ScreenHunter_106 Feb. 11 11.59

If you’ve been reading RocketNews24 for a while – or are yourself a mega otaku – you probably already know that “Wotagei” (or sometimes “Otagei”) is a type of dance style performed almost exclusively by “Idol Otaku,” or otaku who are specifically really into girl idol bands.

It’s generally seen as a niche oddity by the Japanese public and even less-hardcore otaku, as evidenced by the fact that even I only understood about half of the above paragraph even as I typed it and I write about this stuff for a living.

But, take heart, all you idol otaku – your time in the limelight may have come, as a cool choreographed Wotagei performance is making the rounds and entrancing the Japanese Interwebs.

It appears that Wotagei generally began as a type of semi-choreographed, mostly synchronized cheerleading that idol otaku could perform at idol events to show their support for the girls onstage. In the early days of the dance style, it seems otaku fans had nothing but a series of claps, shouts and moderately aerobic dance moves at their disposal.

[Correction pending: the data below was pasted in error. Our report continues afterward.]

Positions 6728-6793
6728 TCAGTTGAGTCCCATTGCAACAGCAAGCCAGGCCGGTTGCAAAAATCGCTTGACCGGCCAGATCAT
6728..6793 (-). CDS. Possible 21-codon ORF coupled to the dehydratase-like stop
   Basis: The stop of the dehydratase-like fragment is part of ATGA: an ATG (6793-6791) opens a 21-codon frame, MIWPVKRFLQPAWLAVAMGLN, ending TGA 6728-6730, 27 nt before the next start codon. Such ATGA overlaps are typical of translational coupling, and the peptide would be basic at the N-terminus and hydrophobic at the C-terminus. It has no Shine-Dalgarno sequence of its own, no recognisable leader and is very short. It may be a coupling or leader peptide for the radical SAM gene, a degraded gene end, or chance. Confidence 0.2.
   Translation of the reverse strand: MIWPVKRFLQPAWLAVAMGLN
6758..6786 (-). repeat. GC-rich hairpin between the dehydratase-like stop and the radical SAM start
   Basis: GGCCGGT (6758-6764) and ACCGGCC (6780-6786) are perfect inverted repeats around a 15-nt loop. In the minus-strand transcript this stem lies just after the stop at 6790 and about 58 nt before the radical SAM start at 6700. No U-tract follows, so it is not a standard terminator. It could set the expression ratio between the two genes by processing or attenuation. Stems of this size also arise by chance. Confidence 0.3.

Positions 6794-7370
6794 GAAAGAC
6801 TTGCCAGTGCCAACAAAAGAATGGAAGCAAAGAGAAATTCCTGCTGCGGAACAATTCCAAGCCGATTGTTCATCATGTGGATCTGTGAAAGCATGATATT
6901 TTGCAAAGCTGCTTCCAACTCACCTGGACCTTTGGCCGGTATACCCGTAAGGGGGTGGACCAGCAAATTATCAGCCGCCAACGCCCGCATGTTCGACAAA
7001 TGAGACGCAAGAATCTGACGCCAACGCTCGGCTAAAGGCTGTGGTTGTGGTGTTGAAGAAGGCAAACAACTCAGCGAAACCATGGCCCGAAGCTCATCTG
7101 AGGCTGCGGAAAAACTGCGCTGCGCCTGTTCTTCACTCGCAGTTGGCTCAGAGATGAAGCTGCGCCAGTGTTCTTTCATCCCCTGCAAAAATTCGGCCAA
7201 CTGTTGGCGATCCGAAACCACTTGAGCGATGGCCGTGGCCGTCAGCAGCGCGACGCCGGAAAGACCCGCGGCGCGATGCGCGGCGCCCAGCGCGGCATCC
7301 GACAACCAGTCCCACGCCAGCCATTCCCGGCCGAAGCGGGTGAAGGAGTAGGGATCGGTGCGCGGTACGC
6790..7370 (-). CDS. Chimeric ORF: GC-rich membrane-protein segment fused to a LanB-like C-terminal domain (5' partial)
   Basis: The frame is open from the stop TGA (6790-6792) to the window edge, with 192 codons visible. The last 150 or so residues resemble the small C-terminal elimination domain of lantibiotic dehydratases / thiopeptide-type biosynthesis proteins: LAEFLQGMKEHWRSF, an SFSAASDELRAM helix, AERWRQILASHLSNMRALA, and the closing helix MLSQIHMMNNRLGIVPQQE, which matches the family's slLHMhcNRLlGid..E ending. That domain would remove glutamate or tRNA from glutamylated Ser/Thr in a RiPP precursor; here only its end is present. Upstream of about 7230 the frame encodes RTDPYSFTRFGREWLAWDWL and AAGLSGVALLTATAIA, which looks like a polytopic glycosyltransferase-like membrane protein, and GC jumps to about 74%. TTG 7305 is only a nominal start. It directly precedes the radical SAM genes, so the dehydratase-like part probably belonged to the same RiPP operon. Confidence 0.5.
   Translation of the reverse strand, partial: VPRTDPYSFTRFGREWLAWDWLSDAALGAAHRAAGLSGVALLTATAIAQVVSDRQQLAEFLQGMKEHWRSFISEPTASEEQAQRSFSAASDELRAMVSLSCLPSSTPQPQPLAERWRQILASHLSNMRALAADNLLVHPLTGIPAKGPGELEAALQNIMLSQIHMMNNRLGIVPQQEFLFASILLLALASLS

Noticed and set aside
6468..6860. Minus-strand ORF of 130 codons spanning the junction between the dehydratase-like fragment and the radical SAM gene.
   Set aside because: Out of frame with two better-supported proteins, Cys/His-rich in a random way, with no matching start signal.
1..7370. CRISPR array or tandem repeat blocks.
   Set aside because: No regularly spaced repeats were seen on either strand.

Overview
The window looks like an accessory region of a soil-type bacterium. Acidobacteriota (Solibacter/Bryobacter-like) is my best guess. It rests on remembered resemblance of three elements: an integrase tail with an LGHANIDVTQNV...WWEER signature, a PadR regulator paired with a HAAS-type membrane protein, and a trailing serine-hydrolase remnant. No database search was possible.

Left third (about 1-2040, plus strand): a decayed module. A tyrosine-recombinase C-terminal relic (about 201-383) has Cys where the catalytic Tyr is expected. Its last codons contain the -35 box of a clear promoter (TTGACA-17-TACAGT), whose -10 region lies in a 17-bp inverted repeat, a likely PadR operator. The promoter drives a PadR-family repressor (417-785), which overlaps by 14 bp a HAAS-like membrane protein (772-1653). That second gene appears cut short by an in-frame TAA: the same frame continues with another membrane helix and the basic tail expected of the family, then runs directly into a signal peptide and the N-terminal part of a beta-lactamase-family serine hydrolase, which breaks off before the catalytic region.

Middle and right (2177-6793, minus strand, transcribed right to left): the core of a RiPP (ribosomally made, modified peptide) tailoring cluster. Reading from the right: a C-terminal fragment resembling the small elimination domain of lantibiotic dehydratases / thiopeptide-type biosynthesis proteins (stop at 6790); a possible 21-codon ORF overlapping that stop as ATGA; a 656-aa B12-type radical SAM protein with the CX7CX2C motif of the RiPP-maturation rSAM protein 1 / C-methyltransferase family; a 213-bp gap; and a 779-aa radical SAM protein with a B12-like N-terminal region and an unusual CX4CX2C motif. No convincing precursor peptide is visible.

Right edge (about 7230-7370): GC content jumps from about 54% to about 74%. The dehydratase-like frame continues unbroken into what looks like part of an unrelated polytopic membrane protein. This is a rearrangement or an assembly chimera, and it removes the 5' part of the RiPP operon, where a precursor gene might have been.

But, somewhere along the way, Wotagei performers started utilizing what can only be described as tiny lightsabers (maybe they’re child-size or for Jedi in training?), dancing in dark environments to add a bit of spectacle to the whole display. The movements also seem to have become more physically demanding in line with this, as demonstrated by the Wotagei group Ginyu Tokusentai in this extreme Wotagei dance mix to musical comedy duo Kumamushi’s “Attakai”:

Ginyu Tokusentai seems to be experimenting with helping the otagei dance style break into the mainstream by performing to popular songs rather than the more niche girl idol stuff that’s generally only widely accepted within the confines of the Akihabara “geek” district.

Unsurprisingly, their most popular YouTube video to date is their Wotagei performance to the Attack on Titan theme song, as the show is a widely appreciated cultural phenomenon in Japan.

It’s probably safe to say that Wotagei has a long way to go before becoming the kind of thing you’d see in Tokyo’s hippest clubs, but by all appearances the style seems to have evolved into a pretty physically strenuous performance with a fair bit of choreography and cooperation involved so it’s nice to see it getting a little mainstream respect.

Source: Buzzmag
Videos by Ginyu Tokusentai